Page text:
The hottest tech jobs that didn’t exist a few years ago

To fill the most in-demand positions, from cloud architect to metaverse specialist, universities and companies are changing what they teach and how they hire

Empleo digital
“Metaverse specialist” is becoming one of the most in-demand professions in the digital world.Getty
Emanoelle Santos

The term “metaverse” is still very abstract. Some know a little bit about the concept, but hardly anyone knows how to explain it. Yet some of the biggest companies are already looking for candidates who know how to function in an entirely virtual world.

According to data collected by the Digital Business School (ISDI) in Madrid, “metaverse specialist” is now one of the most sought-after professions, along with about 40 other innovative career titles that would have sounded like science fiction just a few years ago.

Data scientist, full stack developer and cloud architect are some of the jobs on the list that require advanced STEM degrees. Others – such as digital media planner and artwork specialist – are more related to the field of marketing, demanding a combination of tech savvy and communications training.

Una mujer prueba unas gafas de realidad virtual en una oficina.
A young woman tries on a virtual reality headset.Luis Alvarez (Getty Images)

To create the list, ISDI took a look at about 2,300 companies that are scouring the job market for tech professionals. Some of these firms include Accenture, IBM and L’Óreal. José Luis Sánchez – a communications manager at Accenture, a Fortune 500 company that specializes in IT services and consulting – explains that “metaverse specialists” are personnel capable of “developing ecosystems and coordinating assets” in augmented reality (AR), virtual reality (VR) and mixed reality (MR) technologies. Basically, they are folks who can take a user’s physical environment and combine it with hyper-realistic virtual content.

“Hiring these professionals has been a challenge… [a metaverse specialist] must combine design and creativity in AR, VR and MR with technical knowledge of these platforms,” explains Sánchez. He adds that, in the last year, more than 200 clients have asked Accenture for help to understand “how the metaverse can change their business.”

Dr. Cathy Barrera – who holds a PhD in Business Economics from Harvard University – explains that “metaverse” is an umbrella term that covers various different technologies, some of which have actually been around for a while.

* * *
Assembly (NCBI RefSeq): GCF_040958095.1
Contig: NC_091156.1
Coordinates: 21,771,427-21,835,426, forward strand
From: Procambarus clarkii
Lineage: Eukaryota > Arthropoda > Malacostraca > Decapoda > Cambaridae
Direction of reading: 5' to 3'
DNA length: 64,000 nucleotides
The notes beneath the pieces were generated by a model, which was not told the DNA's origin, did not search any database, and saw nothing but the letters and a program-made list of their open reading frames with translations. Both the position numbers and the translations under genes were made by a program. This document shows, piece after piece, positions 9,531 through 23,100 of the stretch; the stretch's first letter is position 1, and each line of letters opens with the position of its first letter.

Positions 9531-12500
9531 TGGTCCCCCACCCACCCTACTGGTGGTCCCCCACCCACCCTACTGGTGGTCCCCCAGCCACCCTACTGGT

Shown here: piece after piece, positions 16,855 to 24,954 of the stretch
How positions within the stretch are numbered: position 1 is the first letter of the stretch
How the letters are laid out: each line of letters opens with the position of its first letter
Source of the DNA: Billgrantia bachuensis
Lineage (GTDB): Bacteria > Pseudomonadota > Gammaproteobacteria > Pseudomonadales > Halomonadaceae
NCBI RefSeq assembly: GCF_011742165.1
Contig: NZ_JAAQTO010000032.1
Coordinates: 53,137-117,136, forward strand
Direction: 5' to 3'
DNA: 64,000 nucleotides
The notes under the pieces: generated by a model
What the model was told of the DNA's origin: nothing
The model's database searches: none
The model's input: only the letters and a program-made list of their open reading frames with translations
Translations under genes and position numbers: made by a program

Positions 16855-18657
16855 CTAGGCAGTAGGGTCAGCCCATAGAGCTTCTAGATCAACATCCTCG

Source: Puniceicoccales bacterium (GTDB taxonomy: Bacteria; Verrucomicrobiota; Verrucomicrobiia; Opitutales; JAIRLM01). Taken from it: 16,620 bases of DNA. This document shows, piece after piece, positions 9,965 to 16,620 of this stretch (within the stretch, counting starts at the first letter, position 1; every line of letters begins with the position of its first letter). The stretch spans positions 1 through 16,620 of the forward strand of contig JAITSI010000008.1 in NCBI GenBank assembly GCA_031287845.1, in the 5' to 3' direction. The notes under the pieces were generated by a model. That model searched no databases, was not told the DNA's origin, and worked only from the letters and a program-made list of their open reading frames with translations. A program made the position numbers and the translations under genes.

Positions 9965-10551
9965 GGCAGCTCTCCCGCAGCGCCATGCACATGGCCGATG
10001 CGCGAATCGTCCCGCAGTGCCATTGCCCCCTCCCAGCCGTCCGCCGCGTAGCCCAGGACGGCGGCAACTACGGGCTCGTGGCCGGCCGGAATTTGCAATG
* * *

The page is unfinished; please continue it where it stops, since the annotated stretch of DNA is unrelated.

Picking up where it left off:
“There are companies that use augmented reality in manufacturing processes, for example. Others use virtual worlds to help employees collaborate during telework,” says Barrera. The other group of firms is made up of those that want to use the metaverse to reach customers, such as video game companies, or META (formerly named Facebook), which wants to create a completely virtual universe that people can access from their couch.

In Spain, the Complutense University of Madrid has been a pioneer in filling the demand for metaverse-related professions. Last year, the university launched a certificate and a diploma in VR and AR. Now, the Complutense is offering a Master’s degree that focuses on the metaverse.

Eduardo Herranz Sánchez – an expert in content engagement and a visiting professor at the Complutense – notes that the interest in formally learning about the metaverse has grown substantially.

“For each [university] program that admits 36 students, there are at least 250 applications, not counting all the requests for information.”

Sánchez – who holds a doctorate in computer science and technology – underlines that firms are very interested in forming teams that specialize in disruptive technologies, such as those related to the metaverse. Many business schools – virtual and in-person – have taken advantage of this increased interest to sell courses online. Just punch “metaverse course” into Google and you’ll come up with countless options.

With the advantage of possessing the skills that the market most demands, technology professionals have the greatest chance of choosing where, when and how they work. The scarcity of talent has resulted in companies from different sectors competing viciously for the same pool of techies. Human resources departments have started to treat job candidates as clients, putting into practice marketing techniques that, until recently, were only used to sell products and services. The tech industry is increasingly seeing hyper-personalized selection processes, hefty budgets to advertise for open positions, as well as sweet incentives to win over applicants.

The representatives of several companies consulted by ISDI agree that the greatest challenge – beyond hiring – is the creation of talent, especially in the highly-technical area of cloud architecture and engineering. For each open vacancy in this field – which is dedicated to developing and implementing various services in online networks – there are an average of seven suitable candidates. This isn’t ideal, but when it comes to roles in cybersecurity, the pickings are even slimmer. For each position in information security roles, there are only about one to three potential applicants. By way of comparison, across the range of digital professions, designers working in areas such as user experience and user interface typically compete with 55 other people for a job.

Despite the high demand, Dr. Barrera – who leads the first executive program on the metaverse at the Wharton School of Business – is not worried. She says that there will always be new technologies and a need for new professions. At present, the metaverse and blockchain are the hottest concepts, but in a few years, other things will take over. And, she adds, none of this will detract from other human talents.

“Even if technologies keep evolving, it doesn’t mean that other skills will become obsolete.”

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